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"Way To Go, Joanie!"

It really dumped here yesterday and I rode another century. As I was drinking coffee I was feeling very negative about the whole challenge, basically because I was trying to come up with good reasons not to have to go out in the soup. I was thinking that the rain had probably ruined my chances at three events. I figured this storm will close Pine Mountain, the Angeles Crest Highway, and maybe end the Yosemite season as well. Since I won't finish my challenge, why go on? These excuses didn't hold much weight because the point of this whole thing isn't really to succeed as much as it is to challenge.

I then thought of an old Nike commercial from sometime around the '84 Olympics. In it, marathoner Joan Benoit wakes up in the morning to her clock radio and starts getting dressed for a run while the radio continues to play in the background. Just as she's about to go, the radio starts to broadcast the news about how she'd just won some big race. She's not paying attention because she's opened the door and it's raining. She sigh's loudly, pauses, then takes off in the rain. As she leaves you hear the announcer saying "Way to go, Joanie!" Once I thought of this my whole attitude changed because I realized that I was letting this thing get me down, and it should be getting me up. Normally, I love this kind of stuff, so I was just being a wimp because I'm tired. After this, I knew I'd have fun.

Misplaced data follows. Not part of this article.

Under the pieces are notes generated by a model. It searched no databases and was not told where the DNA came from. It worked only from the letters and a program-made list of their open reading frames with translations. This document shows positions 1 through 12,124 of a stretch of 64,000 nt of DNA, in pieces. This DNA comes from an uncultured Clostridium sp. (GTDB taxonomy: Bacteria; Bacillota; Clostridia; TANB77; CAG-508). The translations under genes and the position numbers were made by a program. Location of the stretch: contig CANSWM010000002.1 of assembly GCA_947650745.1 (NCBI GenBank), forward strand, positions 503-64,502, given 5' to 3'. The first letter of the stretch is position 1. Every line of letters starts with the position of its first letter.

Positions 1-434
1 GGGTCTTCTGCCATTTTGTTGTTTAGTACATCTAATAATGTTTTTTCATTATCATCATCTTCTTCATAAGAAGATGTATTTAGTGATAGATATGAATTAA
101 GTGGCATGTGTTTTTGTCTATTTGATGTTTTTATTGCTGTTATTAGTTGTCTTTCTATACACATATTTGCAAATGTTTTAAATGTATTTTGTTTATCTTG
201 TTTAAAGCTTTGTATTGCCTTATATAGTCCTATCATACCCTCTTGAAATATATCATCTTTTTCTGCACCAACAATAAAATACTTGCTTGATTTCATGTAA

No one was going to go with me and I didn't expect them to. I said as much and Reed said, "You're kind of a gamer. You probably would go." I said "maybe" as I walked out of the room and when I came back Reed was getting dressed. He had to drive to Malibu, well Zuma, to pick up some friends on the Cancer Walk so he could only ride for about 20 miles but it was nice to have him there. The rain may have motivated him too because I think he was riding stronger than the previous day.

When he left I was feeling strong so I took off south. I noticed I was in a headwind where it's usually a tailwind, which so I decided to ride as hard as I could to the turnaround time before the winds changed. As I was turning I could see the rain start to come straight down, so I went even faster. I did this because the next section has a notoriously bad headwind and I thought maybe I'd get lucky and get pushed along. I made it, but just barely. At one point where Reed and I were going 19 mph the day before, I was doing 24. On the last hill the rain slowed down and the winds shifted back to normal, but I only had to deal with the headwind for about a mile, instead of 15.

Just as I was about to leave for the second half, DB showed up and asked if I wanted company. Would I? Are you kidding? He was happy to pull, which allowed me to cruise, and it was a good thing because I was somewhat spent from the morning. I would take an odd pull and Dave would say, "Get back there, save it for tomorrow. You'll need it."

He's right. Today I'm alone. I'd better go get at it.

Thanks for reading. Back at ya tonight.

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